Well, apparently, the federal government heard our complaints, or perhaps realized how nonsensical some of these forgiveness conditions truly are in the current climate. On Sunday (5/3), the Treasury clarified that the SBA intends to issue a new interim final rule stating that there will be no forgiveness reduction for employees who decline an offer to return to work. The Treasury Department’s language on this is as follows:
 
Question: Will a borrower’s PPP loan forgiveness amount (pursuant to section 1106 of the CARES Act and SBA’s implementing rules and guidance) be reduced if the borrower laid off an employee, offered to rehire the same employee, but the employee declined the offer?
 
Answer: No. As an exercise of the Administrator’s and the Secretary’s authority under Section 1106(d)(6) of the CARES Act to prescribe regulations granting de minimis exemptions from the Act’s limits on loan forgiveness, SBA and Treasury intend to issue an interim final rule excluding laid-off employees whom the borrower offered to rehire (for the same salary/wages and same number of hours) from the CARES Act’s loan forgiveness reduction calculation. The interim final rule will specify that, to qualify for this exception, the borrower must have made a good faith, written offer of rehire, and the employee’s rejection of that offer must be documented by the borrower. Employees and employers should be aware that employees who reject offers of re-employment may forfeit eligibility for continued unemployment compensation.
 
For many, this guidance comes far too late, as thousands of borrowers have already taken steps to replace old employees with new ones. However, all borrowers should be made aware of a few things:
 

  • THIS IS NOT FINAL YET. The Treasury Department has stated that the SBA and Treasury intend to issue an interim final rule excluding laid-off employees whom the borrower offered to rehire from the loan forgiveness reduction calculation. So, we don’t yet know: (a) whether this is a sure thing; or (b) what the specifics will be.
  •  Borrowers will have the burden of proof. This exemption will only apply if a borrower can prove that they made an offer of rehire (for the same salary/wages and for the same number of hours) and that the employee in question declined that offer. This will require written records of both the offer and the refusal, and a borrower certification that the both the offer of employment, and the employee’s refusal, were genuine. Email records should suffice, though we won’t know exactly what kind of documentation the SBA will require until the final guidance is released.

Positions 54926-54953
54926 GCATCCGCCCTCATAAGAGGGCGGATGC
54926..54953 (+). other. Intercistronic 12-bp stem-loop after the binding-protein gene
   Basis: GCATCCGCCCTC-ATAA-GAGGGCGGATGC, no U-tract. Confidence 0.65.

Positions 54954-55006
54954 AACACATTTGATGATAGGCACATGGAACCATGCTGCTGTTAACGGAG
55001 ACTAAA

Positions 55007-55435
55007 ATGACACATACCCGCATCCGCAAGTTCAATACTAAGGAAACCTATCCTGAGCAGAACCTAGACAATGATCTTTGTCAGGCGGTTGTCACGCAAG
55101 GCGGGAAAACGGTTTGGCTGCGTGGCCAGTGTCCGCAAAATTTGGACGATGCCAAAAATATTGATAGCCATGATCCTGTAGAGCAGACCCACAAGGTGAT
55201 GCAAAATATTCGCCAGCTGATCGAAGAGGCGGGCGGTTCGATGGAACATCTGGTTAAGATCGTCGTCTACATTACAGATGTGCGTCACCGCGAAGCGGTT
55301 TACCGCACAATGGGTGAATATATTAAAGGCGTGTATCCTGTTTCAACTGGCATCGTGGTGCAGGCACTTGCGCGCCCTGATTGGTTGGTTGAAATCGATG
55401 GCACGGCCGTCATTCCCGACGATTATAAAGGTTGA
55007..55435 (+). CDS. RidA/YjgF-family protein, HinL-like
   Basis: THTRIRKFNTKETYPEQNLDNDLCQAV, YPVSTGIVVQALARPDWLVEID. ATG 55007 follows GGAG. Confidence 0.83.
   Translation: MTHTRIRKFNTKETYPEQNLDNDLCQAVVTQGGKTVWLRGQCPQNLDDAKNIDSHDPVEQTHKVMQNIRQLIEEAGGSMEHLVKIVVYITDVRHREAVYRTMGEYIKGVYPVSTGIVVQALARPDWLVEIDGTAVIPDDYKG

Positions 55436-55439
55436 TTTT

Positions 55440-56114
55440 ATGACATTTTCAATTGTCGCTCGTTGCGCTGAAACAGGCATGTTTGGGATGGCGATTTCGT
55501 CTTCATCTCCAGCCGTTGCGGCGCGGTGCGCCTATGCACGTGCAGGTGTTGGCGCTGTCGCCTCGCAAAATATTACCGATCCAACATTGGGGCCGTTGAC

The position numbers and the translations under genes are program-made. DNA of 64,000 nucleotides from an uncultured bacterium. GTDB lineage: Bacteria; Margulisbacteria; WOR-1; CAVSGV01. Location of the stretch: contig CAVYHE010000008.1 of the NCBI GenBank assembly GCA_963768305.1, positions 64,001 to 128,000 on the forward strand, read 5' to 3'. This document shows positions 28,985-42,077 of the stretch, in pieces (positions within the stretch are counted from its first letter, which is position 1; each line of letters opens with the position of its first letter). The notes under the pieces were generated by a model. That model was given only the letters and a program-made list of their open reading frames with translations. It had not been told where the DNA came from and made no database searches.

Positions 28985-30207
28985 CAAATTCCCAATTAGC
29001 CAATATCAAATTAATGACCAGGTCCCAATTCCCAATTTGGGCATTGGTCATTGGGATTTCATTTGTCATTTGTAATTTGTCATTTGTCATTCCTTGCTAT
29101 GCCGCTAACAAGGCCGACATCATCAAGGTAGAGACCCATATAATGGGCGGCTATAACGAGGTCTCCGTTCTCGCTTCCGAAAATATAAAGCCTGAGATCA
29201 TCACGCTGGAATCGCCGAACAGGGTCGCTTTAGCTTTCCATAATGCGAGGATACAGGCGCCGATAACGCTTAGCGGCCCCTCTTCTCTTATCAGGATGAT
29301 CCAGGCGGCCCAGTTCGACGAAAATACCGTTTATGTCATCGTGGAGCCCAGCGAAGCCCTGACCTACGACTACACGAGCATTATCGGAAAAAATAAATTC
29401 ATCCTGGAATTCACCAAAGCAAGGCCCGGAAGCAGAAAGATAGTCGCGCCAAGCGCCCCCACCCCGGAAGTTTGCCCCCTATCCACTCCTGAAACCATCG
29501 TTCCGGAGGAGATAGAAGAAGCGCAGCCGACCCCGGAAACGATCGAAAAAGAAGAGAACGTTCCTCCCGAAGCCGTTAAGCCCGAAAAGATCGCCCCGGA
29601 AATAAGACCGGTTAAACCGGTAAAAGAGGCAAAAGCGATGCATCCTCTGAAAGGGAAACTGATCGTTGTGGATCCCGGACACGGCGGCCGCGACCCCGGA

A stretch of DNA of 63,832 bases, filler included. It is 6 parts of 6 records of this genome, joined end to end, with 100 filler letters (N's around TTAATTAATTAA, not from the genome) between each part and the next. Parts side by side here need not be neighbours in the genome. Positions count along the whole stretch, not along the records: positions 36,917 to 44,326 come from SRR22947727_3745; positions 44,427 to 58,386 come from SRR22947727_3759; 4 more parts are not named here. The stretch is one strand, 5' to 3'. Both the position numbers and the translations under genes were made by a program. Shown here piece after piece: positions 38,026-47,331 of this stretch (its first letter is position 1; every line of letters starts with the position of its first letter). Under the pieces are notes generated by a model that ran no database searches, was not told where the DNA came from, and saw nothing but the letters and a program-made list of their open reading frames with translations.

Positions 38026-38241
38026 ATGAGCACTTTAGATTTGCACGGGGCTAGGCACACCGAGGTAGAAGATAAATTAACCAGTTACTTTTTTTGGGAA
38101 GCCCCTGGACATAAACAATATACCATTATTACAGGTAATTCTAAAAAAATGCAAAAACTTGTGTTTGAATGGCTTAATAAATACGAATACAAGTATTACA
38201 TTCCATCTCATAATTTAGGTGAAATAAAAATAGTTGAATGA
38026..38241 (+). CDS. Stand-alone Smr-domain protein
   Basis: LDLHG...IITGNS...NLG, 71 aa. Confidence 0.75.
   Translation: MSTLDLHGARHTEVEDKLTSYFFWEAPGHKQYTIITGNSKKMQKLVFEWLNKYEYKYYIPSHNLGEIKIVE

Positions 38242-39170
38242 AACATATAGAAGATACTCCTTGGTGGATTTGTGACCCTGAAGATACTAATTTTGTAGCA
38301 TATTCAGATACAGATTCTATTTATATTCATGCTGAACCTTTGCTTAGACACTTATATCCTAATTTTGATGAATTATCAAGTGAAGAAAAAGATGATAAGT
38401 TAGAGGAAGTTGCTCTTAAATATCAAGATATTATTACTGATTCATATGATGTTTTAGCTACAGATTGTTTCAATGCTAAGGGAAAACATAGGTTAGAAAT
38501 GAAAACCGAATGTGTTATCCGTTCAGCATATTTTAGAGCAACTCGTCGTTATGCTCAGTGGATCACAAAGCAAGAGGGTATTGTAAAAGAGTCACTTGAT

• The 75% Rule Still Applies. We advise borrowers to be very careful here, because based on the current guidance, borrowers are still required to spend 75% of the forgivable amount on covered payroll costs during the 8-week covered period. If, for example, none of your old employees wish to return to payroll, you’ll still have to employ replacements to ensure that 75% of the forgivable amount is spent on payroll within the 8-week covered period. Remember that individual salaries are capped at $100k on an annualized rate, so you can’t simply stack the salaries of certain employees to make up for the absence of others. In many cases, borrowers may still have to hire new employees in order to satisfy this 75% rule.
  • FORGIVENESS GUIDANCE IS FORTHCOMING. Talk about suspense. The SBA has been teasing the release of official guidance on PPP loan forgiveness for a month now, despite the fact that most early PPP applicants have already been funded. Needless to say, this guidance is egregiously late, and is a smack in the face to those who have already begun spending based on guidance available at the time of funding. Still, we’re hopeful that this new guidance will have the effect of increasing everyone’s odds of forgiveness. Stay tuned.

 
In the mid ’80’s, Billy Joel used to occasionally pop in for a drink at the bar I worked at in Greenport at a restaurant called Claudio’s.  He was cool.  Just a local Long Island guy who worked his ass off, married a supermodel and made it big without forgetting his roots.  He’s always written songs about the working class and I’m sure he would support us in our bid to save the hospitality industry.  Maybe he can repurpose some oldies for the cause.  Something like, “Scenes from a (closed) Italian Restaurant.” or “Only the Good (bars) Die Young”.  Man, sometimes you have to laugh to keep from crying.

To quote the great Ozzie Osbourne song “I Don’t Know” and, as reiterated on loop today by Governor Cuomo in his daily press conference: 
“Don’t look to me for answers. Don’t ask me, I don’t know”

Here’s Ozzy: https://www.youtube.com/watch?v=mSfNvTVEALw

Good night,
David

Written By David Helbraun
David Helbraun is the Founding Partner and Chairman of the firm. He is a lifelong entrepreneur who has been running successful businesses in New York City for years.